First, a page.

Tour groups are interesting – the guides do their count and they know exactly how many are on ze bus and they give very precise times to meet so we can all hop back on ze bus! All very well, but some people forget to look at ze time, some go to ze souvenir shop, some leave it to the last minute to get to ze bathroom (and then find that the bathroom has many options to choose from on ze panel at ze side of ze seat and they play around with every option!) So the guide starts counting those who have managed to turn up at the appointed time – and we wait – and we wait. She counts again but people move around during the count – some have gone to sit down, some have joined another group! Unbelievable but it happens every day!

At last everyone is aboard and we proceed on to Oura Catholic Church – the oldest wooden church in the whole of Japan which was built for the foreign merchants who settled in the area more than a century ago. It seems that this tour today was designed for us all to lose some weight because of the shrinking clothes. Every place we visit has stairs – many many stairs and I now understand why these lovely Japanese people are slender – they climb stairs. Elevators are not plentiful – there is usually only one in the buildings we visit but there are literally hundreds of stairs. The Catholic Church is no exception and you just about need an oxygen mask by the time you reach the altar!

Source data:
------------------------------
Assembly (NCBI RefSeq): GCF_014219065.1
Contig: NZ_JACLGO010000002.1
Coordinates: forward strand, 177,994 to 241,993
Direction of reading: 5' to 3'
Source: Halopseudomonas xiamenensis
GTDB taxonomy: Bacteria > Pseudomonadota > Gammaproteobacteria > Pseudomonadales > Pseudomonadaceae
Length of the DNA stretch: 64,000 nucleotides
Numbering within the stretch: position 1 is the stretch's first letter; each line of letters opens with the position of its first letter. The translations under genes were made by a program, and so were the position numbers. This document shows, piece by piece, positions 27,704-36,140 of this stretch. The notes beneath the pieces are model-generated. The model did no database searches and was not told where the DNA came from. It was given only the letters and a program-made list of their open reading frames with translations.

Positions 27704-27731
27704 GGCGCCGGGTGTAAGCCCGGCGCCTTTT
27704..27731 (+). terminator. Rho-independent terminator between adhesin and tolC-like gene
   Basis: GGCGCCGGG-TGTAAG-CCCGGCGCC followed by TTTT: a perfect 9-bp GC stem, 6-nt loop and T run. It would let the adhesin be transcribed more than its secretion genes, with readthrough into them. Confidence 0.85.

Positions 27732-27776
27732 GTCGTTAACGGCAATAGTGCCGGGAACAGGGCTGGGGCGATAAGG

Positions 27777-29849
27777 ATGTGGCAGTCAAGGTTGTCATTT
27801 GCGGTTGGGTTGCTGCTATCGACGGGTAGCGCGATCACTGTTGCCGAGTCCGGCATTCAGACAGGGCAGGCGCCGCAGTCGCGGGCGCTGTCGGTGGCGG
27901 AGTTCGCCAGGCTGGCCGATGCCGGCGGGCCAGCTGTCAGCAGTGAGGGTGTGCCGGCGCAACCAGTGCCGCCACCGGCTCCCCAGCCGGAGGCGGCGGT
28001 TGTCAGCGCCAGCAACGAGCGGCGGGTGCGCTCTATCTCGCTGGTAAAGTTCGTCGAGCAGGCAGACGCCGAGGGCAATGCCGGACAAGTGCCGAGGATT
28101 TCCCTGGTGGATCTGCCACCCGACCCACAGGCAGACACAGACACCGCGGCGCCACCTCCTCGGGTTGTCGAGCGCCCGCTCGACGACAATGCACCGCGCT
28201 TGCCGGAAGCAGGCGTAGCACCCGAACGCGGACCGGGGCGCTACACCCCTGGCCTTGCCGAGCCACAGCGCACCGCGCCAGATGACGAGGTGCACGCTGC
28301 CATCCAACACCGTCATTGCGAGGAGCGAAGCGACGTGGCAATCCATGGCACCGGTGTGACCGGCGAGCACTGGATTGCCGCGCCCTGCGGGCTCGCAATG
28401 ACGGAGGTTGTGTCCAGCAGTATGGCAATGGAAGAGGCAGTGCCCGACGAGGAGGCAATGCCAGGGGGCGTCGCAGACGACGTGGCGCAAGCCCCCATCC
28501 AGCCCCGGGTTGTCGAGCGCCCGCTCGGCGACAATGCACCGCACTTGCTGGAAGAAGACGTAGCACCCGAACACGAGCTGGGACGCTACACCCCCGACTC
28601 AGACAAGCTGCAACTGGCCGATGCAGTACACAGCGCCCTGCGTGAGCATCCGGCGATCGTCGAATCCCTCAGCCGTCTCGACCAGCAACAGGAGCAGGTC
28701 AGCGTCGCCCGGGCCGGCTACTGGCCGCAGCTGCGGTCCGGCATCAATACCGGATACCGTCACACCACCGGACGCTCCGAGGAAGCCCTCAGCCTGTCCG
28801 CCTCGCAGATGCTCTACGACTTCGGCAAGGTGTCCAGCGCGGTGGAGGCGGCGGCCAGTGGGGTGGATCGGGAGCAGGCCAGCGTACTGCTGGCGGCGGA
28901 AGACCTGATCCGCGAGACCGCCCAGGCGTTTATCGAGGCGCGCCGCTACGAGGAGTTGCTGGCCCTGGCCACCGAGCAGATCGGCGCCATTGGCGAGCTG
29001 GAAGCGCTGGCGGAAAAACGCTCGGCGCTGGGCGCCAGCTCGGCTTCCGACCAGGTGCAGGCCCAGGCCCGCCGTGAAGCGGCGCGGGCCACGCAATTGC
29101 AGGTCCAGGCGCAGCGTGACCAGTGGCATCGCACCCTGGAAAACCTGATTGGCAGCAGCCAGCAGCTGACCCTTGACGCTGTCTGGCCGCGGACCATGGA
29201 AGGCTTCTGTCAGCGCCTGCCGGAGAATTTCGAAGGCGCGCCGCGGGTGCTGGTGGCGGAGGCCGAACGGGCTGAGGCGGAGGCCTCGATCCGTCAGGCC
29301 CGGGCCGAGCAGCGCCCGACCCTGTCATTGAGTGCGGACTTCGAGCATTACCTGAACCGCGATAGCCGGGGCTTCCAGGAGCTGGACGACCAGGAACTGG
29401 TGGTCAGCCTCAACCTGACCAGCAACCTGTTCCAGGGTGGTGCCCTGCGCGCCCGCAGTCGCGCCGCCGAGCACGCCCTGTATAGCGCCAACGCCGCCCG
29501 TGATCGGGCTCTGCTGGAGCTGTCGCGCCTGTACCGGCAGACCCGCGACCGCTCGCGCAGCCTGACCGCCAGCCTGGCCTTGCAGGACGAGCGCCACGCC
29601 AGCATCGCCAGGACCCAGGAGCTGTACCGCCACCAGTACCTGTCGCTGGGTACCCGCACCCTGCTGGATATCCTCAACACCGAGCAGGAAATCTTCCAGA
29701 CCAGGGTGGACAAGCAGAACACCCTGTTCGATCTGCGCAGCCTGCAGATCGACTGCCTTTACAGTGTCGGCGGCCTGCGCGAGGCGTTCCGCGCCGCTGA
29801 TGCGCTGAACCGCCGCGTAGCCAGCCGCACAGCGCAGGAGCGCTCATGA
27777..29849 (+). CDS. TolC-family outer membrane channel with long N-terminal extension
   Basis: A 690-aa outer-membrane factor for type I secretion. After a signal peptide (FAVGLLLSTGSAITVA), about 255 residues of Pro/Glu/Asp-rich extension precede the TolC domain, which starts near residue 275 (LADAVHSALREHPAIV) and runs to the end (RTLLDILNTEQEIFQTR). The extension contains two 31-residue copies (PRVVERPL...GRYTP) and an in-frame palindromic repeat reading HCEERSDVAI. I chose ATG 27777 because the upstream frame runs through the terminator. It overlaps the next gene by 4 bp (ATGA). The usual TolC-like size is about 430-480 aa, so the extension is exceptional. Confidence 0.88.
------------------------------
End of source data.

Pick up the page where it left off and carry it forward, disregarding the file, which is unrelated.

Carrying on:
The final stop for the day is Glover Park and garden which is the former estate of Scottish merchant Thomas Glover who contributed to developing modern industry in Japan. This is all magnificently set out on a hillside overlooking the port where Viking Orion docked. The sensible people running this have had the very good sense to install an outdoor escalator and three travelators to get us to the top which is a relief to many I can tell you because we didn’t pack crampons! It is a beautiful estate with lovely gardens which are very serene with waterfalls and wide pathways. At the end of this hot afternoon we make our way from Glover Park back to the boat and the smiling Japanese Customs men and women. The evening finishes with another lovely dinner and a concert by a Malaysian harmonica player called Aidan Soon – he is a World Champion Harmonica player and if you get the chance to find him on YouTube he is utterly remarkable. The evening before we went to an Abba Concert by four singers from the UK who gave a wonderful performance of a number of Abba hits and this dancing queen and king were rocking it!

Viking Orion sailed out of Nagasaki at 6 pm and we were farewelled by a most amazing sight. An orchestra of High School students came to give us a concert on the pier. It was magical and the passengers applauded this great gesture and appreciated the music they played. The whole group stayed until the ship pulled away from the pier. They waved and held up farewell signs.

The farewell from the High School Orchestra
Wandering through the gardens of Glover Park
The one in charge of the B’s is in need of a beer!
Oura Catholic Church
The ladies carefully clipping the plants at the Church to make them look perfect
At the lunch stop on a hot day in Nagasaki
A serene garden to sit and contemplate on the man made island
The Atomic Bomb Museum
The clock stopped at precisely 11.02 am on 9 August 1945
A shrine in the Peace Park of Nagasaki
Peace Park Nagasaki in remembrance of those who lost their lives on
9 August 1945
The beautiful gardens and monuments in Nagasaki’s Peace Park
Never forgotten

3 thoughts on “Nagasaki